United States District Court, W.D. Washington, Seattle
HONORABLE JOHN C. COUGHENOUR
following Minute Order is made by direction of the Court, the
Honorable John C. Coughenour, United States District Judge:
matter comes before the Court sua sponte. On August
27, 2019, the Honorable Michelle L. Peterson, United States
Magistrate Judge, granted Plaintiff's motion for leave to
proceed in forma pauperis. (Dkt. No. 5.)
to 28 U.S.C. § 1915(e)(2)(B), the Court must dismiss an
in forma pauperis complaint at any time if the
action fails to state a claim, raises frivolous or malicious
claims, or seeks monetary relief from a defendant who is
immune from such relief. In order to state a claim for
relief, a pleading must contain “a short and plain
statement of the grounds for the court's
jurisdiction” and “a short and plain statement of
the claim showing that the pleader is entitled to
relief.” Fed.R.Civ.P. 8(a)(1), (2). Conclusory
allegations of law and unwarranted factual inferences are not
sufficient to state a claim. Vasquez v. L.A. Cty.,
487 F.3d 1246, 1249 (9th Cir. 2007). In addition, dismissal
is appropriate if a complaint fails to put forth “a
cognizable legal theory.” Balistreri v. Pacifica
Police Dep't, 901 F.2d 696, 699 (9th Cir. 1988).
pro se complaint suffers from several deficiencies.
First, in the “Statement of Claim” portion of
Plaintiff's complaint, Plaintiff simply states
“Post Master General, Megan J. Brennan
2022682550.” (Dkt. No. 2 at 5-6.) Plaintiff's
perfunctory statement neither establishes that he is entitled
to relief nor sets forth a cognizable legal theory.
See Fed. R. Civ. P. 8(a)(2); Balistreri,
901 F.2d at 699.
Plaintiff's complaint names Magistrate Judges Deborah A.
Robinson, Robin M. Meriweather, and G. Michael Harvey, and
Clerk of Court Angela D. Caesar of the United States District
Court for the District of Columbia as Defendants in this
action. (Dkt. No. 2 at 2-3.) Plaintiff seeks $5, 858, 000.00
in damages. (Id. at 5.) Plaintiff asserts that the
Court has federal question jurisdiction over this action
because his claims arise from “judicial misconduct,
judicial conference circuit executive, Clerk (AKA) Angela
Caesar subject to removal.” (Id. at 3) (some
well established that judges are absolutely immune from
liability for acts “done by them in the exercise of
their judicial functions.” Miller v. Davis,
521 F.3d 1142, 1145 (9th Cir. 2008) (quoting Bradley v.
Fisher, 80 U.S. 335, 347 (1871)). As the Ninth Circuit
has stated, a judge remains immune from suit even if the
action she took was in error, done maliciously, or in excess
of her authority. Sadoski v. Mosley, 435 F.3d 1076,
1079 (9th Cir. 2006). The exception, of course, is that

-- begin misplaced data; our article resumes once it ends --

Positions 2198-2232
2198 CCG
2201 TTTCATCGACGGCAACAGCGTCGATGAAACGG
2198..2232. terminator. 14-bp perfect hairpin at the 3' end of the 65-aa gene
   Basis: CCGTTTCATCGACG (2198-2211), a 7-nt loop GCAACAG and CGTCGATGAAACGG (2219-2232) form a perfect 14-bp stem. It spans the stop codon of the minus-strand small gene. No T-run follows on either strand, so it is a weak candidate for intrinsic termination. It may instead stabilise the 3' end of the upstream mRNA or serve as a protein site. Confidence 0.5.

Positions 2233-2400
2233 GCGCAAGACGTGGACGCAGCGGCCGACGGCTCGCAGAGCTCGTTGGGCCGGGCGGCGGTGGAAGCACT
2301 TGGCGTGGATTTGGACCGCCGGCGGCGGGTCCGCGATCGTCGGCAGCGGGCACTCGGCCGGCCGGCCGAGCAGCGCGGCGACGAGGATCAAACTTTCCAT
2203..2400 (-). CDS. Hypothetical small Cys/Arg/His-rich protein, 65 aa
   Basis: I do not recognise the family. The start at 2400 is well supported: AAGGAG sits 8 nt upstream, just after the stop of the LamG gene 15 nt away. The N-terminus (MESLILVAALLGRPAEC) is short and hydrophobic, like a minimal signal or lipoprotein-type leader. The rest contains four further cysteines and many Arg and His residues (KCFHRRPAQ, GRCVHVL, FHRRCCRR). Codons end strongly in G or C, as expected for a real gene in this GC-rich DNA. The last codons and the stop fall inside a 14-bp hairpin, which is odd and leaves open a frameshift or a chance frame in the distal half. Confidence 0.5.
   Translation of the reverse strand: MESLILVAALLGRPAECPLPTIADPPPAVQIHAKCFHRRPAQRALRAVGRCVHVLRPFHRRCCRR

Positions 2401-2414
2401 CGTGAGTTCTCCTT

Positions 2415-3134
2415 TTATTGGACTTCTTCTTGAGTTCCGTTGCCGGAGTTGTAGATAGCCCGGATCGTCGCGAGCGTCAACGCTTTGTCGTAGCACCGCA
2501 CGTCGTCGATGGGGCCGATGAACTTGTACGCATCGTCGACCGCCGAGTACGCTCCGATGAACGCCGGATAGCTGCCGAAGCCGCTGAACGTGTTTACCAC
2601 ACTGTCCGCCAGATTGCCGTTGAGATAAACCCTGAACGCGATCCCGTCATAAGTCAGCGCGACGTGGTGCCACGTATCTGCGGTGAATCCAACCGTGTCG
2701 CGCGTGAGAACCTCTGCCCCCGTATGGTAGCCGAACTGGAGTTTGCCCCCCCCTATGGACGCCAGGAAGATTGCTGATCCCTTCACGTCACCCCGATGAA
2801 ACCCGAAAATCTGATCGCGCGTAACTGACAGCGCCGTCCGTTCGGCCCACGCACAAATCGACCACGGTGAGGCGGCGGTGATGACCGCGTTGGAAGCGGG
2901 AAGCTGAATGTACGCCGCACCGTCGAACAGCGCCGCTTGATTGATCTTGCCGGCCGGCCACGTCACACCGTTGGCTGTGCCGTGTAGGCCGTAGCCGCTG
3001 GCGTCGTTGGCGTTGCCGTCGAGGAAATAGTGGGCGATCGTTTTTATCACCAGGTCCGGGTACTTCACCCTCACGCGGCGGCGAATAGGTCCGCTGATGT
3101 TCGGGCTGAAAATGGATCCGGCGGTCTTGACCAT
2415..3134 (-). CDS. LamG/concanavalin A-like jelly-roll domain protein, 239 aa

judicial immunity does not extend to acts taken in the
“clear absence of all jurisdiction.” Stump v.
Sparkman, 435 U.S. 349, 356-57 (1978). Additionally,
“[c]ourt clerks have absolute quasi-judicial immunity
from damages for civil rights violations when they perform
tasks that are an integral part of the judicial
process.” Mullis v. U.S. Bankr. Court for Dist. of
Nev., 828 F.2d 1385, 1390 (9th Cir. 1987) (collecting
cases); cf. Sharma v. Stevas, 790 F.2d 1486
(9th Cir. 1986) (holding that clerk of the United States
Supreme Court was entitled to absolute quasi-judicial
immunity under Federal Tort Claims Act because challenged
acts were integral part of the judicial process).
discussed above, Plaintiff's perfunctory description of
his claims are insufficient to enable the Court to assess
their merits or Plaintiff's underlying legal theory.
However, Plaintiff's claims against the Magistrate Judges
Robinson, Meriweather, and Harvey may be barred by absolute
judicial immunity. See Bradley, 80 U.S. at 347.
Similarly, Plaintiff's claims for damages against Clerk
of Court Caesar may be barred by absolute quasi-judicial
immunity. See Mullis, 828 F.2d at 1390. And if
Plaintiff is seeking Clerk of Court Caesar's removal, he
has not established that he may pursue such a remedy.
See 28 U.S.C. § 751(a).
it is not clear that venue is proper in this Court.
A civil action may be brought in . . . (1) a judicial
district in which any defendant resides, if all defendants
are residents of the State in which the district is located;
(2) a judicial district in which a substantial part of the
events or omissions giving rise to the claim occurred . . .;
or (3) if there is no district in which an action may
otherwise be brought as provided in this section, any
judicial district in which any defendant is subject to the
court's personal jurisdiction with respect to such
28 U.S.C. § 1391(b). None of the Defendants reside in
this district, Plaintiff's perfunctory statement of his
claim does not demonstrate that a substantial part of the
events underlying his claims occurred here, and Plaintiff has
not demonstrated that any of the Defendants are subject to
the Court's personal jurisdiction. (See
generally Dkt. No. 2); see 28 U.S.C. §
1391(b); see also Dermendziev v. Washington, 624
Fed.Appx. 454, 455 (9th Cir. 2015) (affirming district
court's dismissal without prejudice of pro se
plaintiff's 42 U.S.C. § 1983 action for improper
the Court finds that the complaint fails to state a claim
upon which relief can be granted, it will not dismiss a claim
unless “it is absolutely clear that no amendment can
cure the [complaint's] defect[s].” Lucas v.
Dep't of Corr., 66 F.3d 245, 248 (9th Cir. 1995).
Accordingly, the Court ORDERS Plaintiff to file an amended
complaint no later than 21 days from the date this order is
issued. In his amended complaint, Plaintiff must cure the
deficiencies identified in the ...